University Brand reminders

As we begin a new semester, it’s a great time for a few reminders about applying the University’s brand in your marketing and communications.

The University of Minnesota System style guide was created a couple of years ago to establish consistency in how we reference all of our campuses and our work as a systemwide institution.

Please reference and use the System style guide when you are crafting your marketing and communications. A core principle of these standards is to ensure you are clearly naming whether your communication is referencing a specific campus, e.g. University of Minnesota Twin Cities, or the system as a whole, University of Minnesota or University of Minnesota System. A couple of additional reminders:

  • “Systemwide” is one word, no hyphen
  • “System campuses” references all five campuses, including the Twin Cities campus

Thank you for your ongoing work to promote the value of this University both through the specific work of your unit or the collective work of your campus and the System at large.

Other Reminders

  • Get to know your campus/college/unit brand leader. Your campus/college/unit marketing communications leader is an important point of contact for you as you think about aligning your communications with brand standards. They can advise on any specific branding guidelines that align with the central brand policies and standards and connect you to the specific wordmarks that apply. University Relations collaborates closely with the marketing communications leaders in our shared work as brand advocates.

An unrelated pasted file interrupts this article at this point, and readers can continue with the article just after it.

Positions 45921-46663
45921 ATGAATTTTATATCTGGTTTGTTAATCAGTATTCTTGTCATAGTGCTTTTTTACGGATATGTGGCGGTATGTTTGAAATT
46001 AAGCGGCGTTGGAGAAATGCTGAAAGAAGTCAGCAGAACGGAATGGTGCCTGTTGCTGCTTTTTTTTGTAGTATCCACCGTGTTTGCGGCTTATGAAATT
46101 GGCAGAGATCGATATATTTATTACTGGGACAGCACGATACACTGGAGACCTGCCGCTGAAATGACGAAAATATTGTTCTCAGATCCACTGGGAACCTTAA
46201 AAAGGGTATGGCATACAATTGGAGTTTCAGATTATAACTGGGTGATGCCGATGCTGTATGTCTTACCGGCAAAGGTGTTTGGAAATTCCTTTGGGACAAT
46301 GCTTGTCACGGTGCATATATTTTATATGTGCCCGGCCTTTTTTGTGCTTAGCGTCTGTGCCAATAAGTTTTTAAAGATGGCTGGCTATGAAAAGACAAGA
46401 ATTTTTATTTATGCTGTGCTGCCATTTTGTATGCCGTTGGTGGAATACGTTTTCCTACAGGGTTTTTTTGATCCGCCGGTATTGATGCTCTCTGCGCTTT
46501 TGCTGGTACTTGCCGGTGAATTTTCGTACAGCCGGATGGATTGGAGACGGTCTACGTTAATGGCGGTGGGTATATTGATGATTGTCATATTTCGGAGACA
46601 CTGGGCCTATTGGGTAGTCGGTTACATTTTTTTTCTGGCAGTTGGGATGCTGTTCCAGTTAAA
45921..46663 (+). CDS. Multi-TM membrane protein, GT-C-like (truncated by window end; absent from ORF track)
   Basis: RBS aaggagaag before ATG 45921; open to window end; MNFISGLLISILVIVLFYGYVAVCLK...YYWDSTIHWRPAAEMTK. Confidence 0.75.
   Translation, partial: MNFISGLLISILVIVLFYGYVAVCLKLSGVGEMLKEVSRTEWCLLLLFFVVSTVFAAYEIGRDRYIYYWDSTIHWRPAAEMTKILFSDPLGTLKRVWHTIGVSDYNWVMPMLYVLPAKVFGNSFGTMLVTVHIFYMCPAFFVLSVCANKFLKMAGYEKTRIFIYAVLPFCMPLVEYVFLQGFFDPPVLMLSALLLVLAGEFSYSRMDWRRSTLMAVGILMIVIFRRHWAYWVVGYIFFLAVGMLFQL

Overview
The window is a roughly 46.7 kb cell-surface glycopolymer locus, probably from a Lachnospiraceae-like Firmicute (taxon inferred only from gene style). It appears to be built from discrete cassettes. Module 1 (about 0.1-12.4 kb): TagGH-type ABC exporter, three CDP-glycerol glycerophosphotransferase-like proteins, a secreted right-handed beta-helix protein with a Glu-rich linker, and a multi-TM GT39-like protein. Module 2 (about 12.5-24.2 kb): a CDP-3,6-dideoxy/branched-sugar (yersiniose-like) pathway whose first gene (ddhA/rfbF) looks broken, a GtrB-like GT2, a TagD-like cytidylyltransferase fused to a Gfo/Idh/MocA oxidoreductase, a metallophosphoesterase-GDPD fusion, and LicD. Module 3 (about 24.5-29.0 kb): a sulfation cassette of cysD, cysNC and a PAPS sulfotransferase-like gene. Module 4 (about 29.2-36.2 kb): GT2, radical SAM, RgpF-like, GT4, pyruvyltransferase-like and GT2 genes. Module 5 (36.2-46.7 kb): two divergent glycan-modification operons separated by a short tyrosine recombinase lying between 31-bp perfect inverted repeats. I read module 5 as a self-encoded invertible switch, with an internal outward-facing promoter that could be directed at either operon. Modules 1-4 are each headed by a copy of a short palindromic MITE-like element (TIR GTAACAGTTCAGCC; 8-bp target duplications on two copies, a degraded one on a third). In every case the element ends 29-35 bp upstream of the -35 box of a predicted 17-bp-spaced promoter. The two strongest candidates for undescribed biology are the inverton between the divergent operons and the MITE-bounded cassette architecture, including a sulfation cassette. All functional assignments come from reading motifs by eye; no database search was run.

• Email signatures should not have images embedded. University Relations has developed an email signature template that you may use for your campus, college, and unit. Please note that this template is based on best practices and does not allow for the addition of graphics, images, or brand elements.
  • Ensure proper buffer space around University marks. To avoid elements looking combined with University trademarks, there should be proper buffer space separating those elements. What does that mean? Generally more is better than less; but we recommend taking a look at the guidelines for more specific details.
  • When selecting apparel color, maroon and gold is preferred. Avoid color combinations that might be confused with another university (such as black and gold, blue and gold, etc.). The primary colors should be the first choice when purchasing merchandise; if those colors are already being used for the branding application, then the secondary colors, such as white, black or gray, should be used.

Visit the Resources Section for all brand standards, assets, and related information. As always, if you have any questions about the brand guidelines illustrated above or any of the guidelines posted on our website, please reach out to University Relations.